In Case of Emergency
H&H is prepared for every eventuality, even zombie apocalypse
Published: October 29, 2012
When the zombie apocalypse happens—when flesh-eating former friends and family walk the streets of downtown Baltimore searching for their next meal—the plan is to meet at the H&H Outdoors store on the 400 block of North Eutaw Street and equip ourselves: canteens, tents, camo jackets, and as many knives as we can carry.
Pony up $200 and you can purchase Kevlar vests bought by H&H from soldiers. That should stop Walking Dead-like person-animals from gnawing on your entrails.
This all assumes, of course, that owner Ken Rosenblatt and his store survive the first 48 hours. Still, even in an age of Walmarts and the convenience of internet shopping, a brick-and-mortar, family-owned business open more than 60 years probably stands a chance.
“There’s not that many left . . . single-owner business,” Rosenblatt says. “Business kind of gets in your blood. It’s something you’ve done all your life. It’s something you’d miss.”
Rosenblatt, an American Jew, born and raised in Baltimore, has run H&H Outdoors since 1990. His father originally founded the company in 1947 on West Baltimore Street near Carrollton Avenue as a World War II military surplus store. Rosenblatt’s father started taking him to trade shows when he was just 10 years old. At one such show, he talked to both Mickey Mantle (“not friendly”) and Harmon Killebrew (“the nicest guy”).
In the early days, Rosenblatt wasn’t helping his father at the store. But he was there the day in 1968, during the riots following the assassination of Martin Luther King Jr., when a gang of people broke in through the back of the store and torched it with a Molotov cocktail.
“Unfortunately, we didn’t get the fire extinguisher fast enough,” he remembers. “It was pretty much totaled.”
By the end of 1972, H&H Outdoors had settled permanently in its present location, at the intersection of North Eutaw and West Franklin streets. As Rosenblatt grew older, finishing school at Milford Mill High before matriculating to the University of Baltimore to study business management, he started helping his father with day-to-day operations at the store. This was in the late 1970s, he says. As time went on, he gradually took on more responsibility in running the store. When his father passed, in 1990, Rosenblatt assumed ownership.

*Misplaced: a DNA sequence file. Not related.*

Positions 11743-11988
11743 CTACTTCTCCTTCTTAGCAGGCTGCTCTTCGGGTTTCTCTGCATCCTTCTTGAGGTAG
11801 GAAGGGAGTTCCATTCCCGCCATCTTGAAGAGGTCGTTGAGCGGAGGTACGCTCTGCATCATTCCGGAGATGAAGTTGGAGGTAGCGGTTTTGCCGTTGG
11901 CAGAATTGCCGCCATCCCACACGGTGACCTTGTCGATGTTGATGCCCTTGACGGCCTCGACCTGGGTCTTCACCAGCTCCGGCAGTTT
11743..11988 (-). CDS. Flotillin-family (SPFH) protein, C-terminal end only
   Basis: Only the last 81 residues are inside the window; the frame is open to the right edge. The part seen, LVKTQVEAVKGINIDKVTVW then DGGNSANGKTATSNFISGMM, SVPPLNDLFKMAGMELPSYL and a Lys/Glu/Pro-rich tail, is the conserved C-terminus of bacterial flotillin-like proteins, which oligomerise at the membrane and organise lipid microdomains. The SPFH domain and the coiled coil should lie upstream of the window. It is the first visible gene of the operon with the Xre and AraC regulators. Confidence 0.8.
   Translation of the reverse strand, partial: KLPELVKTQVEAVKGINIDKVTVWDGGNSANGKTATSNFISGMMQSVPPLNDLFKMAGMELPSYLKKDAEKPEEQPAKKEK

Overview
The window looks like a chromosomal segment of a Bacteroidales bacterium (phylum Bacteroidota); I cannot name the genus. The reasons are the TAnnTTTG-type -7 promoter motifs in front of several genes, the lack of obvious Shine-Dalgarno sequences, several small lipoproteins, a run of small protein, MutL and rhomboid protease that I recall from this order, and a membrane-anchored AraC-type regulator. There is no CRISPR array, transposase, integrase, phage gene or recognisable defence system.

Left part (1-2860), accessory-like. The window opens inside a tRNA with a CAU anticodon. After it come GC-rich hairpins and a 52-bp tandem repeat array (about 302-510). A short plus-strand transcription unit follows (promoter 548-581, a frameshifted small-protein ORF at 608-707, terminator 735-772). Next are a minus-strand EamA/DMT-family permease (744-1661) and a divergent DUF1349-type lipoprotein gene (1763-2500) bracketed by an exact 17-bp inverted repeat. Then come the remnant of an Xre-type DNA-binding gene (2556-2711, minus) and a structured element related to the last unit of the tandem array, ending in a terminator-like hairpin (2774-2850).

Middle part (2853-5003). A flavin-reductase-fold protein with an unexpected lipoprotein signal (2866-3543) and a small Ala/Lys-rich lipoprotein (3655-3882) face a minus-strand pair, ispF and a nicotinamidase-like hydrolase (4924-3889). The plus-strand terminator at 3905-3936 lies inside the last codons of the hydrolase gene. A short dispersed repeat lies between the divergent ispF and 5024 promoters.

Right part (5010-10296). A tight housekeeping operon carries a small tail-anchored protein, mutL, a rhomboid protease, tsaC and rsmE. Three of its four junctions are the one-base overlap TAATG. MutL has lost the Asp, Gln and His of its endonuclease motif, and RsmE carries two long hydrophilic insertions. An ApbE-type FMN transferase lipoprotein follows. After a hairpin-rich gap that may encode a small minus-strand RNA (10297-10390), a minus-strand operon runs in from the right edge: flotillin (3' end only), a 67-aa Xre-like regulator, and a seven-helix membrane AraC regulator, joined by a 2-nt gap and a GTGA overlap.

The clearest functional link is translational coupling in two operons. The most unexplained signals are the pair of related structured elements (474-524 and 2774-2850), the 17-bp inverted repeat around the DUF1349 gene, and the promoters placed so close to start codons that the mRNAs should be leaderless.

“My dad taught me to be honest and to be truthful, and I think that was one of the most important things that he stood for,” he says. “That’s an important part of business. Once you start being dishonest, it catches up to you.”
Rosenblatt is stocky. Rotund, but not fat, with meat hooks for hands. And he’s thorough, perhaps in a way people today don’t expect business owners to be. He knows where to place the Dickies pants, the Carhartt jackets, and the surplus parachutes. He can tell you which jackets are lined or unlined, which gloves are better for security guards who have to wield handguns. Winter is typically his best sales season, he says; during the Snowmageddon of 2010, he sold boots that had been collecting dust in boxes for five years.
“One thing about business, if you don’t enjoy it or your heart’s not into it, I don’t think you’ll be successful at it,” says Rosenblatt. “You have to have a passion for succeeding or doing a good job. I think that I still give a lot of my time and effort to running this business and thinking about it.”
Indeed, having a retail store means Rosenblatt is there each of the six days H&H is open each week, keeping tabs on his staff, watching the floor for shoplifters, and making sales. There’s no computer at the H&H store. Instead, Rosenblatt records what he has sold—and what he needs to stock up on—using invoice forms.
Naturally, Rosenblatt isn’t always working. He’s an avid tennis enthusiast, having played since he was 5 years old. As a kid, he went to Colts games, and his love for Baltimore football hasn’t subsided with the Ravens, and he still plays armchair GM.
“Ravens drafts in the last three years have not been very good,” he says. “[Linebacker Sergio] Kindle didn’t pan out. [Nose tackle Terrence] Cody’s only fair. [Cornerback] Jimmy Smith really doesn’t look that great of a talent. He’s a first-round pick, but he’s nothing like a [former cornerback Chris] McAlister.”
In recent years, H&H has become synonymous with the artists and musicians who occupy the floors above Rosenblatt’s outdoors store. Gallery Four, Nudashank, the Whole Gallery, Floristree, and the 5th Dimension share the building with Rosenblatt and are collectively known to the city’s art scene as the H&H.
It’s not exactly a coherent pairing: artists and an outdoors-equipment retailer. Though Rosenblatt doesn’t have much to say about the artists who live above him, he shares a DIY ethos with them, especially as owning a single business becomes harder. Much of the stuff he sells, be it Army surplus or otherwise, is the result of supplier relationships Rosenblatt has cultivated over the years.
As for what happens to H&H Outdoors when Rosenblatt calls it quits?
“I don’t have any children,” he says. “So I don’t know what’ll happen to it.”
> Email Andrew Zaleski